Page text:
Patience Is the Key After Winning a Civil Judgment

Hollywood has done a fantastic job of convincing people that court cases are over and done with as soon as the judge’s gavel falls for the final time. Nothing could be further from the truth, especially when it comes to civil court. A court-rendered judgment is just the beginning of what is usually a long enforcement process. Patience is the key to getting through it all.

A decision in civil court is nothing like a decision in criminal court. Under federal and state laws, criminal convictions have clear consequences. Not only that, but courts also have the authority to enforce said consequences. Civil court is different. Even after a court renders a judgment against one party, the consequences of that judgment are not always black-and-white.

Judgments Can Be Complicated

Right off the bat, civil judgments can be complicated. In a bad debt case, a judgment typically includes the amount of the original debt along with the creditor’s court costs, attorneys fees, and any additional costs incurred through collection efforts. That is about as simple as it gets.

When a civil case isn’t primarily about bad debt, just about anything goes. A judgment might force the losing party to cease and desist some type of behavior. It might compel an employer to do something on behalf of its employees. In a personal injury lawsuit, the resulting judgment could include a substantial monetary award along with systemic changes in the way the losing party operates.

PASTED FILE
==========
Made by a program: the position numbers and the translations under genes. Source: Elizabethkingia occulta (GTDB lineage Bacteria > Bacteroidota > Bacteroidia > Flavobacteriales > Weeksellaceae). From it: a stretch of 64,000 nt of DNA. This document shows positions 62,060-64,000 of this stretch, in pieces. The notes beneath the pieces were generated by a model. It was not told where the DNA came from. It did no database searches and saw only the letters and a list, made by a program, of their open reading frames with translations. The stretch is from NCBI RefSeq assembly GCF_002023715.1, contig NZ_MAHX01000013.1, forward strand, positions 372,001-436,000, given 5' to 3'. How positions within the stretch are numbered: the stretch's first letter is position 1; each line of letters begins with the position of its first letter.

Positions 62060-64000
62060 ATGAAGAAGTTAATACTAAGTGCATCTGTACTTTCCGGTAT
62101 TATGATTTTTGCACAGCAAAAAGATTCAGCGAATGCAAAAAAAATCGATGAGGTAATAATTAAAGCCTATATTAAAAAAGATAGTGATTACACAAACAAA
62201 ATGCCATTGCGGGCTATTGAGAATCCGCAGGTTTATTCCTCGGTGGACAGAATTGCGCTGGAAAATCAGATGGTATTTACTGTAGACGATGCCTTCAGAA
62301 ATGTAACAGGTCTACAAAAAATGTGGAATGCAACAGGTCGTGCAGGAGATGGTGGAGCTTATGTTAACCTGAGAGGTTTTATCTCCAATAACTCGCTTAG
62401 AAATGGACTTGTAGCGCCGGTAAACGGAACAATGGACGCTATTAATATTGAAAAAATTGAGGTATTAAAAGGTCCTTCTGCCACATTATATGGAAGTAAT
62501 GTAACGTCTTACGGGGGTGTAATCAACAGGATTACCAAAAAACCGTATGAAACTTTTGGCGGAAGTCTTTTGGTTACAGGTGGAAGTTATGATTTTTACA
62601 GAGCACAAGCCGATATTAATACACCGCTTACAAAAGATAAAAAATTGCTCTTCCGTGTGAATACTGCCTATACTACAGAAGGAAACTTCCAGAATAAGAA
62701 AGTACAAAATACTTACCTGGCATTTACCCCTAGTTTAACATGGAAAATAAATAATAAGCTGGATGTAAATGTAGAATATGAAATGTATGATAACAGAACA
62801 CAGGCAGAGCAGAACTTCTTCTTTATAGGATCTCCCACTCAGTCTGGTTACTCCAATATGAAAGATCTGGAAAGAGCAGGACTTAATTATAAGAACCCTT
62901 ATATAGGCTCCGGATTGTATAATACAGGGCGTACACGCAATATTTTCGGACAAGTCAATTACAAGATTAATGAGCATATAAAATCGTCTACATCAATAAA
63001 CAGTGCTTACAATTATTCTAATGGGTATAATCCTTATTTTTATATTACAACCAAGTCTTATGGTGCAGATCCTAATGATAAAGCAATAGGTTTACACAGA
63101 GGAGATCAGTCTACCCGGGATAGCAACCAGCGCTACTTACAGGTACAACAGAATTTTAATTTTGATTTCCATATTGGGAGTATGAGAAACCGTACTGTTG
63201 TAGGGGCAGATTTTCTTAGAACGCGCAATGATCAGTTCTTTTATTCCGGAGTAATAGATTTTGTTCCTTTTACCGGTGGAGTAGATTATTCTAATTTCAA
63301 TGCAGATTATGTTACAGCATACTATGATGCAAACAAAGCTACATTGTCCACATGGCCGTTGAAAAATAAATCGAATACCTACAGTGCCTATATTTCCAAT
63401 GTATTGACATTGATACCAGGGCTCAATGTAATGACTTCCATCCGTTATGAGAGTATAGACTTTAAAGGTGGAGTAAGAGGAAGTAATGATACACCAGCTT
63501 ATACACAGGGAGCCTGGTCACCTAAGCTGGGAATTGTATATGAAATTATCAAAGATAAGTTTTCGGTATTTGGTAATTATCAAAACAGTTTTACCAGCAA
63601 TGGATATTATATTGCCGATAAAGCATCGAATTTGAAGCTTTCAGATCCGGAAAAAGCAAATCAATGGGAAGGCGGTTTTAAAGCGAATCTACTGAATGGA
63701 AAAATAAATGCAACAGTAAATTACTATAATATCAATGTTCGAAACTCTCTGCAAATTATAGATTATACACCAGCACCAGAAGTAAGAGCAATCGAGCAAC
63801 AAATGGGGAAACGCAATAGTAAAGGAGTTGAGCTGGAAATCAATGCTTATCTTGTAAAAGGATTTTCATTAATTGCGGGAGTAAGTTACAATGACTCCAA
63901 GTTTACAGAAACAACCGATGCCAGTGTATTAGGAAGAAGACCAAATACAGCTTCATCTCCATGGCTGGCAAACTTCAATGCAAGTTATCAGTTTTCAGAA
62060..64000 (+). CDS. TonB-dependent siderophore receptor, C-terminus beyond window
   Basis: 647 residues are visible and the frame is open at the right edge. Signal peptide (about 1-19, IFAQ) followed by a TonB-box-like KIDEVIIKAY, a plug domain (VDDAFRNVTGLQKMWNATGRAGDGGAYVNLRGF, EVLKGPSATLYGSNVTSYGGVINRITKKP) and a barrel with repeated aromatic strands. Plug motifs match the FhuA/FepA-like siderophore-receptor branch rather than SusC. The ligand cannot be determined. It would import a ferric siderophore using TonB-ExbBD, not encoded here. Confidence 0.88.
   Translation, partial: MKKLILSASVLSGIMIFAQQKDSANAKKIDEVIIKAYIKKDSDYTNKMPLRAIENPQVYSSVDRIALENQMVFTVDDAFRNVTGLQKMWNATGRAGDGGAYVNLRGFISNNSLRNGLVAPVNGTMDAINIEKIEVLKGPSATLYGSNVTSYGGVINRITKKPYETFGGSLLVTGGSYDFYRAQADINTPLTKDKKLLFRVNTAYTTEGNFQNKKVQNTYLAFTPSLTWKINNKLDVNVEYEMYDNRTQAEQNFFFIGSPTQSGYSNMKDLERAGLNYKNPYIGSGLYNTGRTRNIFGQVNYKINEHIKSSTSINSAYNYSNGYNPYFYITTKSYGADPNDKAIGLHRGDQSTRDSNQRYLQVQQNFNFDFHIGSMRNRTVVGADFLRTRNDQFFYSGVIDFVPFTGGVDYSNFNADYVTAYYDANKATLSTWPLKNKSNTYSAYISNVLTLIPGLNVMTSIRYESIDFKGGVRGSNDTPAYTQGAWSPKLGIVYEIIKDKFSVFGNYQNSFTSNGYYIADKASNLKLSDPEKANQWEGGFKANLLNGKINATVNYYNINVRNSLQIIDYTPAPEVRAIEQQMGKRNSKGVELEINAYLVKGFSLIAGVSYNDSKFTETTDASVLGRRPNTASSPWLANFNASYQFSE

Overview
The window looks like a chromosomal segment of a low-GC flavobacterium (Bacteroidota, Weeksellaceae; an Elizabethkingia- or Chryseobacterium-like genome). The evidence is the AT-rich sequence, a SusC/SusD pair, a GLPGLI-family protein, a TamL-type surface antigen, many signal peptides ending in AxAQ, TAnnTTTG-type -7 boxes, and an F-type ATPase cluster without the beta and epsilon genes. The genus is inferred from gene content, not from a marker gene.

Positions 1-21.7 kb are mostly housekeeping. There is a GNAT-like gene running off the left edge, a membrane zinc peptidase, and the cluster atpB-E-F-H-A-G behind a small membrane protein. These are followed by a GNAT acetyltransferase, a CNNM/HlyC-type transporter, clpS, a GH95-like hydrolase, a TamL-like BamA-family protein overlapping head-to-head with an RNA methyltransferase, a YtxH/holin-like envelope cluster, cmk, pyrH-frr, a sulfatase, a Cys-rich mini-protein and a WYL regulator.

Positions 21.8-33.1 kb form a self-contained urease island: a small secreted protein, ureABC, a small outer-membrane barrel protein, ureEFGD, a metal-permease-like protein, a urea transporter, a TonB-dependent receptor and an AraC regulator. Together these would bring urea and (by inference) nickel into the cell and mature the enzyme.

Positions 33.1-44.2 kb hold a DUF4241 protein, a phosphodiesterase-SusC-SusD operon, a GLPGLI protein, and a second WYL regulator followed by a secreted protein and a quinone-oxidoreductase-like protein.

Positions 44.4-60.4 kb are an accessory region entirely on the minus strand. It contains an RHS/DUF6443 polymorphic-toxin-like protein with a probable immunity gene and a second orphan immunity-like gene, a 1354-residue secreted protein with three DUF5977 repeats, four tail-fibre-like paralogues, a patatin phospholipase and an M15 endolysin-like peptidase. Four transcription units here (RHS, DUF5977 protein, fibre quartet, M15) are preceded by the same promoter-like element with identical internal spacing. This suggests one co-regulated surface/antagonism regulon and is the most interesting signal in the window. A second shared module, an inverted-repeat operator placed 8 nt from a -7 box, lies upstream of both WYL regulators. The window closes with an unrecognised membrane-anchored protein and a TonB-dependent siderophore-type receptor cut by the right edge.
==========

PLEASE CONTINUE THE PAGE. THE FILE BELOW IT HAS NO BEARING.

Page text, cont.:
Nearly everything contained in a civil judgment is left to the winning party to enforce. Therein lies the problem. Because civil courts have little to no enforcement authority, losing parties can slow-walk their cooperation or simply refuse to cooperate altogether.

Enforcement Takes Time

The end result of winning parties having to enforce judgments on their own is that it takes time. This is easily understood by looking at a typical bad debt case Salt Lake City’s Judgment Collectors might take on.

Let’s say a company wins a sizable judgment against a customer who fails to pay his bill. Immediately following the trial, the company wants Judgment Collectors to begin collection efforts. But state law requires a 30-day waiting period to give the debtor a chance to appeal. Collection efforts cannot begin until day 31. On that date, the agency sends a letter asking for pertinent debtor information. The debtor now has 30 days to respond to the letter.

Everything the company does is subject to strict rules and regulations. More often than not, there are time limits attached. But even that is not the worst of it. Debtors who either know the system or have experienced attorneys tend to drag their feet for as long as they can. Doing something as simple as working out a payment plan can easily take 6-12 months due to a lack of cooperation.

When Debtors Refuse to Pay

Things get more complicated when debtors refuse to pay. They might provide false information during interrogatories. They might purposely waste time in order to give themselves a chance to hide valuable assets. The most aggressive might even skip town and not leave any forwarding information.

Judgment Collectors says that all these things can be overcome, but not quickly. It takes an experienced collection agency time to find hidden assets and track down debtors purposely trying to hide.

Civil court might be the only option when parties have sharp disputes. But the conclusion of a court case rarely ends the matter. It only opens the door to more processes involving more work. If you are not patient, you won’t make it.